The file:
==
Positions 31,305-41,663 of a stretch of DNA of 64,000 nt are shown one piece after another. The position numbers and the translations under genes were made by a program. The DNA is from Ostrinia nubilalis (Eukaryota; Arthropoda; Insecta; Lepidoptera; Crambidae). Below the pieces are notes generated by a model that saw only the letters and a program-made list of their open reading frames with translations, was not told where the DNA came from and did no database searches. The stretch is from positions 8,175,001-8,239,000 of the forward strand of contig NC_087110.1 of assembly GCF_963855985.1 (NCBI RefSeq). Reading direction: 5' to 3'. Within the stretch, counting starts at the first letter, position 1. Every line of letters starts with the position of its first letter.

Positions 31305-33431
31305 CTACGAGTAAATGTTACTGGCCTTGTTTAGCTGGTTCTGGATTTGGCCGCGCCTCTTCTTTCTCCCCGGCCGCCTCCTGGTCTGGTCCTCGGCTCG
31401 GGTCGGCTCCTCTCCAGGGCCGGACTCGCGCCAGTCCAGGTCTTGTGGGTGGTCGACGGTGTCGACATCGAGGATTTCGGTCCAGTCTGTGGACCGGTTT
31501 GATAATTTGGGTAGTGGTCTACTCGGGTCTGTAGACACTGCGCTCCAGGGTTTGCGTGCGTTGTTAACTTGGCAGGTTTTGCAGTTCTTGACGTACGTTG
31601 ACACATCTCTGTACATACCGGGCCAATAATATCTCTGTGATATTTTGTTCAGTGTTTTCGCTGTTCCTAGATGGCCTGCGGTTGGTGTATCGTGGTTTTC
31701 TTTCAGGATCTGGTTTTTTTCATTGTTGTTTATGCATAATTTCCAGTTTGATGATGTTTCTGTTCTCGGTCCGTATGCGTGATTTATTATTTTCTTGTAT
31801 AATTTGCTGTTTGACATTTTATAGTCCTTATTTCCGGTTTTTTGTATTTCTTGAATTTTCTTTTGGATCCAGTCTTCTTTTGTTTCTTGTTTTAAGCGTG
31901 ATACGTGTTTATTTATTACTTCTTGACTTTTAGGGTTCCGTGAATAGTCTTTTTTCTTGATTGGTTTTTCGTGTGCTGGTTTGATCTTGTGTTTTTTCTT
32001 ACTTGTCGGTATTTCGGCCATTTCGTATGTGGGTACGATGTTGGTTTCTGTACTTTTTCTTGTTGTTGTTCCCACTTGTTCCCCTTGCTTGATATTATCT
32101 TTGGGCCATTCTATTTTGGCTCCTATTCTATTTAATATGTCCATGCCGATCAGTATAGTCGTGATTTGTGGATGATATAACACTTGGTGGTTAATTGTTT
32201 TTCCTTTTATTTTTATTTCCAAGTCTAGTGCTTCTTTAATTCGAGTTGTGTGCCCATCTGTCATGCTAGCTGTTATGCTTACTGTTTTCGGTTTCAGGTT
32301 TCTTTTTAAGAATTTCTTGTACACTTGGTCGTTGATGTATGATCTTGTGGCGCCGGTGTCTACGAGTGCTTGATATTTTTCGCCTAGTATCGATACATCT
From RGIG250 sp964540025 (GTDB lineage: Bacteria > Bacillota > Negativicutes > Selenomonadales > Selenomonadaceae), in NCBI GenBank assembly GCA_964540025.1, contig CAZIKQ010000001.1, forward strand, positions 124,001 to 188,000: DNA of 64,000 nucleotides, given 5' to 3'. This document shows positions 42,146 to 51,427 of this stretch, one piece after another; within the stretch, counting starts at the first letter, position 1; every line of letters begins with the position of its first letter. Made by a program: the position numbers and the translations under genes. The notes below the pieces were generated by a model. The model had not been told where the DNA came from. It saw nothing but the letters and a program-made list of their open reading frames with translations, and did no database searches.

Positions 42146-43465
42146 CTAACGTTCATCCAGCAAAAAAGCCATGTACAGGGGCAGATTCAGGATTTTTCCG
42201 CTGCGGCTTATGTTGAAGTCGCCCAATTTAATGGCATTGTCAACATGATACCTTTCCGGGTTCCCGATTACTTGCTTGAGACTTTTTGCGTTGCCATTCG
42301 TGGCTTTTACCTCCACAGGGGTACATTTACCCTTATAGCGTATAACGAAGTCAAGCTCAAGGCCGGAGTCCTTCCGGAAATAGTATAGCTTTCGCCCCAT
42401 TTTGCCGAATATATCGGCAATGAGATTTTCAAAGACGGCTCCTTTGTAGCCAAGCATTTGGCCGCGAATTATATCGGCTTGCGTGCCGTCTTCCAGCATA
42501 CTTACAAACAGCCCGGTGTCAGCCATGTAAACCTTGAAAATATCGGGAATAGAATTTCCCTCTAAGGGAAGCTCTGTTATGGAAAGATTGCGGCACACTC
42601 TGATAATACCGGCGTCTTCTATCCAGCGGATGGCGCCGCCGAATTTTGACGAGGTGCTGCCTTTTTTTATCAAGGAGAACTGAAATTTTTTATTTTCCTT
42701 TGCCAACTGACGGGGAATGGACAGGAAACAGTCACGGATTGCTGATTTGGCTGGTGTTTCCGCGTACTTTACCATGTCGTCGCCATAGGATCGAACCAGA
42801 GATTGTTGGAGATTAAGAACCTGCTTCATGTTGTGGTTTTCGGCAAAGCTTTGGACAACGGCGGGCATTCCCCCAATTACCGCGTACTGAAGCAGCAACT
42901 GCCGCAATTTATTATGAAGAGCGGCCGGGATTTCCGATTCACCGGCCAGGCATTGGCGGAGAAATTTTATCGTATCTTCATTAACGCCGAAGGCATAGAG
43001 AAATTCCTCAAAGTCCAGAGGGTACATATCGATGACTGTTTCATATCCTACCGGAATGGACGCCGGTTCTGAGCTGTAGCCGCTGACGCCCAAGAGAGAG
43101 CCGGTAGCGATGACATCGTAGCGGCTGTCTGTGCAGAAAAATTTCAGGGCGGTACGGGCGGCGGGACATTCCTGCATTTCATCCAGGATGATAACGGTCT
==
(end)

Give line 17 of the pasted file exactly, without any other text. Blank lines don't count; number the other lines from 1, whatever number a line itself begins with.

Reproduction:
42201 CTGCGGCTTATGTTGAAGTCGCCCAATTTAATGGCATTGTCAACATGATACCTTTCCGGGTTCCCGATTACTTGCTTGAGACTTTTTGCGTTGCCATTCG